• A twenty sixth example may comprise at least one machine-readable storage medium comprising a plurality of instructions that in response to being executed on an electronic device cause the electronic device to carry out a method according to any of the above-recited examples.
  • A twenty seventh example may comprise an apparatus comprising means for performing the method according to any of the above-recited examples.
  • In a twenty eighth example, an apparatus may comprise one or more wireless transceivers, a processor coupled to the one or more wireless transceivers, and a memory unit coupled to the processor, the memory unit to store a gesture recognition application operative on the processor to receive a first gesture input from a first electronic device, receive a second gesture input from a second electronic device, compare the first gesture input and the second gesture input, and establishing a wireless connection between the first electronic device and the second electronic device if a similarity of the first gesture input and the second gesture input meets or exceeds a similarity threshold based on the comparing.
  • In a twenty ninth example, an apparatus may comprise the first gesture input entered via a touch interface of the first electronic device and second gesture input entered via a touch interface of the second electronic device, the first and second gesture inputs comprising one or more of a shape, letter, number, or symbol entered using a touch interface.
  • In a thirtieth example, an apparatus may comprise the gesture recognition application operative on the processor to determine that the first electronic device is proximate to the second electronic device by determining that the first and second electronic devices are connected to a same wireless network, using audio signals to determine a distance between the first and second electronic devices or using radio frequency signals to determine a distance between the first and second electronic devices and to initiate gesture recognition based on the determining.
  • In a thirty first example, an apparatus may comprise the gesture recognition application operative on the processor to initiate a gesture recognition training phase, receive a training gesture input from one or more of the first electronic device or the second electronic device, request reentry of the training gesture input, and store the training gesture input as a gesture template.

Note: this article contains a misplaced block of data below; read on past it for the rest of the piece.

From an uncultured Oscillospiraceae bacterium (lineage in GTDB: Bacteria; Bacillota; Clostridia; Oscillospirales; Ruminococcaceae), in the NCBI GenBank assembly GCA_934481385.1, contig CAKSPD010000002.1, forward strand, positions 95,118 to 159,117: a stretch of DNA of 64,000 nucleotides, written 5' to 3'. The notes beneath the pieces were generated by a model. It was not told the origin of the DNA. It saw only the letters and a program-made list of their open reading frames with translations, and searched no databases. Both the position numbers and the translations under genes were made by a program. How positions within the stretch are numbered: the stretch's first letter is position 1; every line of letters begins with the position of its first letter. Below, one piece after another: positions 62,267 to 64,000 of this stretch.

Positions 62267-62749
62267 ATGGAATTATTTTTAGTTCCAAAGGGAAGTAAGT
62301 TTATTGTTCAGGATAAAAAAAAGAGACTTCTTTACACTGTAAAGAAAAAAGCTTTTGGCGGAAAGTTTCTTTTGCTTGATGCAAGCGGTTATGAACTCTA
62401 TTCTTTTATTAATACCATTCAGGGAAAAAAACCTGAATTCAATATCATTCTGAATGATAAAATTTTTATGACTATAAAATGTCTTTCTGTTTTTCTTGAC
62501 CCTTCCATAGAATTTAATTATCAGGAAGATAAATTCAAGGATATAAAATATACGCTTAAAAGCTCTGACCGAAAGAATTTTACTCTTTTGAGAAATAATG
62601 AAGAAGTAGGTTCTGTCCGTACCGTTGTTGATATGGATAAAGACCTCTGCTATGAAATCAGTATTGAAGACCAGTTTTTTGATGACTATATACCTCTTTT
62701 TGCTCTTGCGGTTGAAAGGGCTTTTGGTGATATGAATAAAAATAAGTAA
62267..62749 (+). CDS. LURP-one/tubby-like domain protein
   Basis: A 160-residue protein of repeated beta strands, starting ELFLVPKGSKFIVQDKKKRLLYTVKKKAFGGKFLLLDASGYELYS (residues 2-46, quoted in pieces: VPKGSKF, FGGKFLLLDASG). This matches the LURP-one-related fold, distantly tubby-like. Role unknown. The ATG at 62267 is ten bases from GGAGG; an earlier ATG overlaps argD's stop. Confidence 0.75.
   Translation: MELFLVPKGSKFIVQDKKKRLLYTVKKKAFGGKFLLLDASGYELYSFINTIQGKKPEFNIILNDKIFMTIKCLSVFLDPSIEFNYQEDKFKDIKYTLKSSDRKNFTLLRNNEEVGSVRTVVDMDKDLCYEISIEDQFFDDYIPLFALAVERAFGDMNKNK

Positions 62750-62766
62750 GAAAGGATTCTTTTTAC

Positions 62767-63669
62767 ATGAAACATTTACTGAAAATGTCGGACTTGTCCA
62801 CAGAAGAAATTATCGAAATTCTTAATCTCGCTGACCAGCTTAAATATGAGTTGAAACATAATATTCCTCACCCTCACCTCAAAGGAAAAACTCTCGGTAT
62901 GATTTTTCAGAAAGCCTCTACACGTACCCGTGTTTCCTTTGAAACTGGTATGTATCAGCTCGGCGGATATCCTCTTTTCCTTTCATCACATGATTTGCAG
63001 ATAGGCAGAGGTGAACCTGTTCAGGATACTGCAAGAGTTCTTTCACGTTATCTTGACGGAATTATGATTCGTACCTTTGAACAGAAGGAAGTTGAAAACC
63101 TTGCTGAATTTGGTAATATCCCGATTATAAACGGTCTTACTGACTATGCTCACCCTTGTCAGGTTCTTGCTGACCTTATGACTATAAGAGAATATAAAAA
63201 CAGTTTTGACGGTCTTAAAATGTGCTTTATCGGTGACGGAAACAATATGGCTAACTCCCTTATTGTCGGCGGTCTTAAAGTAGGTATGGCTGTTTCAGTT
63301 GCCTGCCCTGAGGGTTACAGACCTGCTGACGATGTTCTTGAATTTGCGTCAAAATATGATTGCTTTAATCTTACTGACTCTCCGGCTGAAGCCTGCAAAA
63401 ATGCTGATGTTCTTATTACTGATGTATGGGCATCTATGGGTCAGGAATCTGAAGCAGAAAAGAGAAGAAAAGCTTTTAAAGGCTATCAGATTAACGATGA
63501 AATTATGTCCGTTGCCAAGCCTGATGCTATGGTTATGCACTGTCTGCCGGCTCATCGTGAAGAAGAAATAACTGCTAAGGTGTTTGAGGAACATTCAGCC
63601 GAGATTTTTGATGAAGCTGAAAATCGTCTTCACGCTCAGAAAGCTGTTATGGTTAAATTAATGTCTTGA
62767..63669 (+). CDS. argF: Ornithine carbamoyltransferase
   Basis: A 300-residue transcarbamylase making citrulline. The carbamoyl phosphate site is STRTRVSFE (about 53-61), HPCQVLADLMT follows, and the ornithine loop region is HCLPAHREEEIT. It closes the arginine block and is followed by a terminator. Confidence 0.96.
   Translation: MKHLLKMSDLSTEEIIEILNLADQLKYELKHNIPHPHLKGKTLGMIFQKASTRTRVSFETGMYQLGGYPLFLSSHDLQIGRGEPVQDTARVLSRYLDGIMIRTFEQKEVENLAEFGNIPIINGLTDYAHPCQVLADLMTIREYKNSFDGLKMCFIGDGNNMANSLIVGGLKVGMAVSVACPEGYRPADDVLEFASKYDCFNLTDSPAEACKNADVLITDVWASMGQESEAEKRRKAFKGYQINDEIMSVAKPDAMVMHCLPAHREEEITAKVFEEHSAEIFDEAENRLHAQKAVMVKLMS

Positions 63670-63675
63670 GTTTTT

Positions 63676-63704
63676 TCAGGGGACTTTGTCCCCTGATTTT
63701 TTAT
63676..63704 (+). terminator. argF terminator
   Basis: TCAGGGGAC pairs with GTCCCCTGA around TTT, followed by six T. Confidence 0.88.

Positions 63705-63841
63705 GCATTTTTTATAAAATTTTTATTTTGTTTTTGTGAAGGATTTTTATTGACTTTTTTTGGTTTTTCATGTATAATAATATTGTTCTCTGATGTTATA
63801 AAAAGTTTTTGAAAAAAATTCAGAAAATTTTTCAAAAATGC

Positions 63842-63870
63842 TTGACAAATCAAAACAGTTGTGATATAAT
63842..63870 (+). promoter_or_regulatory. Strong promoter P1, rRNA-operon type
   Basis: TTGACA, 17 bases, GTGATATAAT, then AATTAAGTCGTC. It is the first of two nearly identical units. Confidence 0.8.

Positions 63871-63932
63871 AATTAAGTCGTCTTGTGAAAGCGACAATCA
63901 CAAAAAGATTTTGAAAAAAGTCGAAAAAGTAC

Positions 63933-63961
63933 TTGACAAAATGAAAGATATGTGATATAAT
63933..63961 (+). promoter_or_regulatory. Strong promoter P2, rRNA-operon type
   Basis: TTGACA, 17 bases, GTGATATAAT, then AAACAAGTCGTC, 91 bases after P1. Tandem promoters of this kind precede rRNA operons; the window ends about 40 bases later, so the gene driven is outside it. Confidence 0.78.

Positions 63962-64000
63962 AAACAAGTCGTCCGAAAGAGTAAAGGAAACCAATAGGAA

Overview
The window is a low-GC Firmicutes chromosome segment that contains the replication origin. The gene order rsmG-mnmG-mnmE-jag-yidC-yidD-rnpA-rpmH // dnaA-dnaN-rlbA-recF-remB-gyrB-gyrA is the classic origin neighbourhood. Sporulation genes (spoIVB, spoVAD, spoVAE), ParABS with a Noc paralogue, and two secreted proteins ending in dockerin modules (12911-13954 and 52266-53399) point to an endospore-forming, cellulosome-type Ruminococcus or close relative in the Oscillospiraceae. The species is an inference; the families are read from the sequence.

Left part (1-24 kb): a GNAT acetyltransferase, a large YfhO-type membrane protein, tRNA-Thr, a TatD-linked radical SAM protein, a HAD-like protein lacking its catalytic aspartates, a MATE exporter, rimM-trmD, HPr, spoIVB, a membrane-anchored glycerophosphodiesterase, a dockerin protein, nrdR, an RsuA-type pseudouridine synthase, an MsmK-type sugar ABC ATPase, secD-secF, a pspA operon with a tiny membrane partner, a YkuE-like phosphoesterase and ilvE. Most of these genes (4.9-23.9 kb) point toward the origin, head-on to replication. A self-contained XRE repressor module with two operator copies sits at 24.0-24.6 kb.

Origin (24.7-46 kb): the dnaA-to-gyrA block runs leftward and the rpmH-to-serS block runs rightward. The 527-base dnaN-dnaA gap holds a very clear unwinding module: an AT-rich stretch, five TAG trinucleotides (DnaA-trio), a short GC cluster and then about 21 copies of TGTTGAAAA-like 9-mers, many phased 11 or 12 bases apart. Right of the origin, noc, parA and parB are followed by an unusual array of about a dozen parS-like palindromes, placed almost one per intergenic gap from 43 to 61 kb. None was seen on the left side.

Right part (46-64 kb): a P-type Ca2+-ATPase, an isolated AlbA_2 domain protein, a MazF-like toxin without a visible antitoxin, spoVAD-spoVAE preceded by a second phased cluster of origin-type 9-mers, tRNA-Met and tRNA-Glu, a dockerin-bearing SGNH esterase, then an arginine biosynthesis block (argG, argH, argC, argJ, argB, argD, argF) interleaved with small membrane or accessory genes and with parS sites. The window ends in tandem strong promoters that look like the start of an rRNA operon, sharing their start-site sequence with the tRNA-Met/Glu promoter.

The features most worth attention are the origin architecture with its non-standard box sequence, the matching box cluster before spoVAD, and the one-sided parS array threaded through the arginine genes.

• In a thirty second example, an apparatus may comprise the gesture recognition application operative on the processor to compare the first gesture input and the second gesture input to the gesture template, generate a similarity confidence score based on the comparison, and establish the connection if the similarity confidence score meets or exceeds the similarity threshold.
  • In a thirty third example, an apparatus may comprise the gesture recognition application operative on the processor to associate different gesture inputs with different users, different electronic devices, different types of connections or different levels of security access.
  • In a thirty fourth example, a system may comprise a first electronic device operative to receive a first gesture input via a touch interface of the first electronic device; a second electronic device operative to receive a second gesture input via a touch interface of the second electronic device; and a third electronic device operative to receive the first gesture input from the first electronic device and the second gesture input from the second electronic device, to compare the first gesture input and the second gesture input, and to establish a wireless connection between the first electronic device and the second electronic device if a similarity of the first gesture input and the second gesture input meets or exceeds a similarity threshold based on the comparing.
  • In a thirty fifth example, the third electronic device may comprise a server device.